Wednesday, March 30, 2011

Drummers Do It with Rhythm

It was a brave, new world at the Listening Room tonight, one that included drums and amps and bongos, oh, my!

Put another way, there were more musicians on the stage for tonight's performance than in your average three Listening Room shows of yore. With a whopping eighteen musicians playing throughout the evening, that's pure fact, not hyperbole.

And it was all very cool, just very different than business as usual. Even the energy in the room felt different; a friend and I tried to figure it out. Were there more new faces? Is it the bar that makes the crowd so much noisier between sets? Is it just not being in a church basement? We couldn't put our fingers on it.

But the bottom line at the Listening Room is hearing talented musicians play to a respectful and silent audience and nothing about that had changed.

Harrisonburg band David Bayard Richard was a septet with two keyboards, drums, guitar, violin, viola and cello. They were introduced by MC Chris Edwards as "indie pop piano ballad chamber pop" and that's probably as succinct a description as could be made for the band.

They came onstage and lead singer Richard responded with, "That's the first time we've been introduced...ever." We are nothing if not well-mannered at the Listening Room.

They had an interesting sound, alternating a more drum/guitar-heavy sound with a more string-focused one and occasionally all coming together. Richard's growl of a voice was very melodic and enhanced by the two keyboards.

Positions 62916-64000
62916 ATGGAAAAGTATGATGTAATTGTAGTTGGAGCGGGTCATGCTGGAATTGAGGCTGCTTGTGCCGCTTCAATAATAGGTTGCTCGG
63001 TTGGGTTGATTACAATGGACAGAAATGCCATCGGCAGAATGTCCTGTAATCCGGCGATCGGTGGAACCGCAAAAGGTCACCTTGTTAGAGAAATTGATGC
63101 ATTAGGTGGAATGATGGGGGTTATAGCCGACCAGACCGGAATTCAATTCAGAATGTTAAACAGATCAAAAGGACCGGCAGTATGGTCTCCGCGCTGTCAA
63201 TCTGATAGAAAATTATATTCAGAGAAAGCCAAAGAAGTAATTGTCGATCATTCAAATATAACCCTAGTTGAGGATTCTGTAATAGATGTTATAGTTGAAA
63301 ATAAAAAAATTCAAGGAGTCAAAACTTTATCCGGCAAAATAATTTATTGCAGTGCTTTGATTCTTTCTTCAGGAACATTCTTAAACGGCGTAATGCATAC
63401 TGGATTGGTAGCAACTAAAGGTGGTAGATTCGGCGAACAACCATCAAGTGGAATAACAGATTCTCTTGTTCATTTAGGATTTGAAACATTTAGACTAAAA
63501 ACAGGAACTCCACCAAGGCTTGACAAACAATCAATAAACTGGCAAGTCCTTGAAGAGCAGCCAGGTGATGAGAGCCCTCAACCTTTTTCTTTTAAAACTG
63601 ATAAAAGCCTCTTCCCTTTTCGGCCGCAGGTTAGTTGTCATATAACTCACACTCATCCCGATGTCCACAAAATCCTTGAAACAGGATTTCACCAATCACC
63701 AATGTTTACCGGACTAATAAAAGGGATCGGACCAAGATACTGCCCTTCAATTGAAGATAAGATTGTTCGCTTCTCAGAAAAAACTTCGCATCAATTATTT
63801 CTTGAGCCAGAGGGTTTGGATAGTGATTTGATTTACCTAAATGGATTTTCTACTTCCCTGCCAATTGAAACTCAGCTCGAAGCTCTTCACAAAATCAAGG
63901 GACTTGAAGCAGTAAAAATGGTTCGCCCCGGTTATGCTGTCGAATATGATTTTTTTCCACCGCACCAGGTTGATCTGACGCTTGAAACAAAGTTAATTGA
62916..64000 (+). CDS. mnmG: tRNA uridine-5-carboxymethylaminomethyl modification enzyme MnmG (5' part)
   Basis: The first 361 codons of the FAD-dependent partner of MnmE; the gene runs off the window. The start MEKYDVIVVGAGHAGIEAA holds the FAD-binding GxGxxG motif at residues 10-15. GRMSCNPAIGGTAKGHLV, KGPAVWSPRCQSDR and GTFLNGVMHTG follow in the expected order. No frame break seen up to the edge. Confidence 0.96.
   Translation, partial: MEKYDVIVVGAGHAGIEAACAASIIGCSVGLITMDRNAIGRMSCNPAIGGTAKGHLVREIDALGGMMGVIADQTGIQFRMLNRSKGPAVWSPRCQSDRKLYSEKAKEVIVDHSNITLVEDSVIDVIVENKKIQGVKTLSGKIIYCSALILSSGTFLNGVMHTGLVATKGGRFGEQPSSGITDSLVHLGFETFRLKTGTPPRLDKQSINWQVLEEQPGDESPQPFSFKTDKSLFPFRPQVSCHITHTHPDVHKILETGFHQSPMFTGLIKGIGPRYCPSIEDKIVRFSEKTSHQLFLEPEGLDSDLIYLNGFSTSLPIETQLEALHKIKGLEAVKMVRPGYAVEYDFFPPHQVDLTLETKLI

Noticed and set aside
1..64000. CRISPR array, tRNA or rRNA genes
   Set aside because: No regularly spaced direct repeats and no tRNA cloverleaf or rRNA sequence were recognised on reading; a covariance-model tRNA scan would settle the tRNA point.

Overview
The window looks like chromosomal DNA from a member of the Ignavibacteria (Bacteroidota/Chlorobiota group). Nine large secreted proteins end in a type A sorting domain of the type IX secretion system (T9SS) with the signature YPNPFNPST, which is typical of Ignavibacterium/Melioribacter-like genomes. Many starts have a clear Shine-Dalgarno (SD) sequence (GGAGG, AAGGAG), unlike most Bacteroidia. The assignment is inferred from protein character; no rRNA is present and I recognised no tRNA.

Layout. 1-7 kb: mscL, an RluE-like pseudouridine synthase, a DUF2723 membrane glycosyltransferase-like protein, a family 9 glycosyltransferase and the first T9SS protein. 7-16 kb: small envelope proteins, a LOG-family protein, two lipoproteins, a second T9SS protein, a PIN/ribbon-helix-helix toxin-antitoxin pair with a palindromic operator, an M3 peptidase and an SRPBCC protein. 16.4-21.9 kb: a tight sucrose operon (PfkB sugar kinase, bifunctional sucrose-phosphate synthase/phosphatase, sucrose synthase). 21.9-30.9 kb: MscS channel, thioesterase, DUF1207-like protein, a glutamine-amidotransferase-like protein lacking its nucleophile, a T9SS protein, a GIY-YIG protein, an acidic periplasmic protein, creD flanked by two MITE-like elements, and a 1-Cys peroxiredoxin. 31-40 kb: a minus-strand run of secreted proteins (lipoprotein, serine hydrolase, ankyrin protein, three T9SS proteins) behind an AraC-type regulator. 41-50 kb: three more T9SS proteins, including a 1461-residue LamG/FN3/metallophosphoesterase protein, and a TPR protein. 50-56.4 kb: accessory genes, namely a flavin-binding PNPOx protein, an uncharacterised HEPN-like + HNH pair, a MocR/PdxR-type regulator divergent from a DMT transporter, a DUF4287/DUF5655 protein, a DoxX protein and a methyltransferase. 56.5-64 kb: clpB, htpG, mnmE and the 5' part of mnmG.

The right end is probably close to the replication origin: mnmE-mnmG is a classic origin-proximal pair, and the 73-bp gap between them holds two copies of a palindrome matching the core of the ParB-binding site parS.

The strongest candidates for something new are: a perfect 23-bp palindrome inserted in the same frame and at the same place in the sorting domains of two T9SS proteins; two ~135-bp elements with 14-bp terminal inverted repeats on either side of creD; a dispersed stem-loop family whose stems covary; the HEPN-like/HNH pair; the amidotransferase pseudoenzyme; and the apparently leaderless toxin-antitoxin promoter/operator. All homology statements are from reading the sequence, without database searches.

The last song, which featured all seven instruments was beautiful, although the strings were tough to hear over the drums. On an earlier song, my friend had said that there were moments when the strings swelled that she felt close to tears, always part of the pleasure of chamber pop.

Playing next was Anousheh Khalili, she of the sensuous voice and writer of beautiful pop gem songs. Tonight she had a three-piece behind her and it added a whole new dimension to her music.

"I'm playing all new songs," she told the crowd. "So unless you were at my one other show, you haven't heard them." Turning to my seatmate, I told her I had been there. "If anyone had, it would be you," she whispered with a smile.

But as impressive as the new songs had been when she'd played them solo at Ipanema, they were even more so tonight with her band. Guitarist Tyler Crowley was a perfect fit with Anousheh's voice and keyboards, adding texture to her sound and proving that a good thing can sometimes be made even better.

Miramar, another septet, took over from Anousheh (who had used their keyboards to save lugging her own) with guitar/sax, bass, drums, two singer/percussionists and, yes, bongos. And if they were the first bongos at the Listening Room, it was also the first time that boleros were sung.

I've heard Miramar before, so I knew what to expect, but many in the crowd had the unexpected pleasure of songs from Puerto Rico and Greece as well as original material, none of it in English and all of it quite beautiful.

On the one hand, all the bands tonight had a common bond: keyboards, drums, guitars and vocalists; on the other, the musical genres were far-flung: indie, Latin, chamber, dance and pop. Music lovers with wide-ranging tastes, a group that would include me, had many itches scratched this evening.

Except for jazz. But conveniently, Brian Jones was playing at the Camel a few steps away, so once the show ended, I took those steps to scratch one last itch before the night was over.

No matter with whom Jones surrounds himself (tonight it was Parker, Ralston and Kuhl), his masterful playing is always a sight to behold and a treat to hear. And I love watching the young jazz musicians in the audience worship at his altar stage as he plays.

But unlike the Listening Room, there were no bongos. Pity.

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